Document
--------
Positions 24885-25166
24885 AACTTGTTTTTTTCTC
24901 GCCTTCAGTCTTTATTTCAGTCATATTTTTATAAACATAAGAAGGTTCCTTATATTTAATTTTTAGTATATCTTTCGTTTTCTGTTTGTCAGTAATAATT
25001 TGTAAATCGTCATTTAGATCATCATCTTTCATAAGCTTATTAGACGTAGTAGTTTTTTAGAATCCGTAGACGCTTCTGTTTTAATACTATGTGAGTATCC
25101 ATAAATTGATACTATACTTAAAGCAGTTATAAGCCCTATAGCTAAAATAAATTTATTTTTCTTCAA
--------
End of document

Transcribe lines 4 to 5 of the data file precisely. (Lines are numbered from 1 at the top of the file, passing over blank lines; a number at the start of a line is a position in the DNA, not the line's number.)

25001 TGTAAATCGTCATTTAGATCATCATCTTTCATAAGCTTATTAGACGTAGTAGTTTTTTAGAATCCGTAGACGCTTCTGTTTTAATACTATGTGAGTATCC
25101 ATAAATTGATACTATACTTAAAGCAGTTATAAGCCCTATAGCTAAAATAAATTTATTTTTCTTCAA